The good, the bad, and the ugly (Jun 07) - Credit cards - News - Moneyfacts

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The good, the bad, and the ugly (Jun 07)

The good, the bad, and the ugly (Jun 07)

Category: Credit cards

Updated: 04/12/2009
First Published: 20/06/2007

MONEYFACTS ARCHIVE
This article was correct at the time of publication. It is now over 6 months old so the content may be out of date.

We're now into summer, and unlike the weather the world of personal finance is sizzling with activity. Here's our monthly review of the latest developments for savers, investors and borrowers….

The good news

  • How to avoid getting fleeced on holiday – With many of us soon set to pack our bags and jet off for a well-deserved break in the sun, your bank account can take a rest too, because you can save money before you travel. When changing foreign currency, don't wait until you get to the airport, shop around the high street first to get a better deal on your travel money. For credit card purchases, both Nationwide and Post Office's credit cards don't charge a foreign loading fee. For withdrawals, consider Nationwide's current account, as it's currently the only debit card that does not impose fees on cash withdrawals overseas.

The bad news

  • Buy-to-let tax implications – Thousands of buy-to-let landlords are being urged to contact Inland Revenue & Customs as it prepares to target buy-to-let investors who have failed to pay the right amount of tax. According to newspaper reports, tax inspectors have identified around 80,000 landlords who have either claimed too much tax relief on their rental income, or who have failed to declare that income.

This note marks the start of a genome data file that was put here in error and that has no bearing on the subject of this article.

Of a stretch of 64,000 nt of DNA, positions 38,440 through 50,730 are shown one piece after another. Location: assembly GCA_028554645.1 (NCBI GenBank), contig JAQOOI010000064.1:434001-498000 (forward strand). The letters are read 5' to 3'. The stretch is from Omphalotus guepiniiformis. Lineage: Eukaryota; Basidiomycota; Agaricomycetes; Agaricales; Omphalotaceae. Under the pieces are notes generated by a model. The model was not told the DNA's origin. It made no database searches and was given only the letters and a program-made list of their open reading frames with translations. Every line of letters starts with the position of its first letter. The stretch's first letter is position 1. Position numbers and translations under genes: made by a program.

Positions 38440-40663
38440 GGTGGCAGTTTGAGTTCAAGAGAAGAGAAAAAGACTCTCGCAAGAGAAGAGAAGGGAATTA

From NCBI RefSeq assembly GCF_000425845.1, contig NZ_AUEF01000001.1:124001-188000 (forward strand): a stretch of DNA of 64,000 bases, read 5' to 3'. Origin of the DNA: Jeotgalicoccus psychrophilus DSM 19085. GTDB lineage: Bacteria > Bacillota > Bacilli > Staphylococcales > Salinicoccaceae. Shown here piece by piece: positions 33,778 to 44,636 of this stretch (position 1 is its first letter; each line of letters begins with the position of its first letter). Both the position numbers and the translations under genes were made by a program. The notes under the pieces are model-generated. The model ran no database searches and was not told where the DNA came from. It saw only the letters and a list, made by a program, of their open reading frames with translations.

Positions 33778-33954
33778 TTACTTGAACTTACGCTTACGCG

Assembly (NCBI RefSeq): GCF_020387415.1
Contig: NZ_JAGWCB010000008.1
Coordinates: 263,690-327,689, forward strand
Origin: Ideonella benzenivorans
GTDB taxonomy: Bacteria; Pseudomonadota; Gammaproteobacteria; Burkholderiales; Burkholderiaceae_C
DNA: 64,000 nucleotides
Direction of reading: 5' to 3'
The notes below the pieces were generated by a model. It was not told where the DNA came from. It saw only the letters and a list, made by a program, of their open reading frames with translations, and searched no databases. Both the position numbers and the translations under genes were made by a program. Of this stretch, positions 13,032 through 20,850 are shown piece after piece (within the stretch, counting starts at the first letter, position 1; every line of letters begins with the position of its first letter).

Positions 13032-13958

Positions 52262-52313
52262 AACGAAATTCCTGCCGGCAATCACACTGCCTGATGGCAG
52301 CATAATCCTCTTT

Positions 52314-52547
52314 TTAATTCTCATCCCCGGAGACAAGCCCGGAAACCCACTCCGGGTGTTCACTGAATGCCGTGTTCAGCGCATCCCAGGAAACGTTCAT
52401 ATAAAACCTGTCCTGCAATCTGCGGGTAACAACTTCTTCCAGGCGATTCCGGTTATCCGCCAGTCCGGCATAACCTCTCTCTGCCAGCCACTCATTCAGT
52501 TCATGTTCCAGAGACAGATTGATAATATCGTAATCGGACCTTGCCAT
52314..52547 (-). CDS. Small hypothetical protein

• Increased housing market uncertainty – Fears are being stoked that the housing market is at a turning point, fuelling fears of a crash. After four interest rate hikes since August, house price inflation is cooling in England and Wales, yet rising in Scotland and Northern Ireland. New mortgage approvals however have been falling, and now only around 1 in 10 property sales go a first time buyer - suggesting that prices have simply surged out of control. In addition, the Government's embarrassing U-turn over Home Information Packs has not helped the matter either, with a reported glut of new properties being put on the market to beat the deadline.

The ugly news

  • Attack on Best Buy tables – There has been an attack on Best Buy tables recently, with some critics complaining that they are not included. At Moneyfacts, over 30 researchers analyse and compare literally thousands of financial products on a daily basis. We then select the best six products every week, and then include them in our charts. Unlike some price comparison websites, we do not charge to be included, and we think our Best Buys provide you with a useful and free service.
  • Overdraft rates have increased dramatically – HSBC, Lloyds, Natwest and Royal Bank of Scotland have all increased their authorised overdraft rates between 2% to over 3%, bringing some authorised overdraft rates to nearly 20%! Considering a reasonable rise would have been around 1% to keep it in line with the rate of inflation, these hikes are unacceptable. So make sure you check your overdraft rates and make sure you know what you are paying for. There are some current accounts which currently provide interest free overdraft facilities.

Disclaimer: Information is correct as of the date of publication (shown at the top of this article). Any products featured may be withdrawn by their provider or changed at any time.

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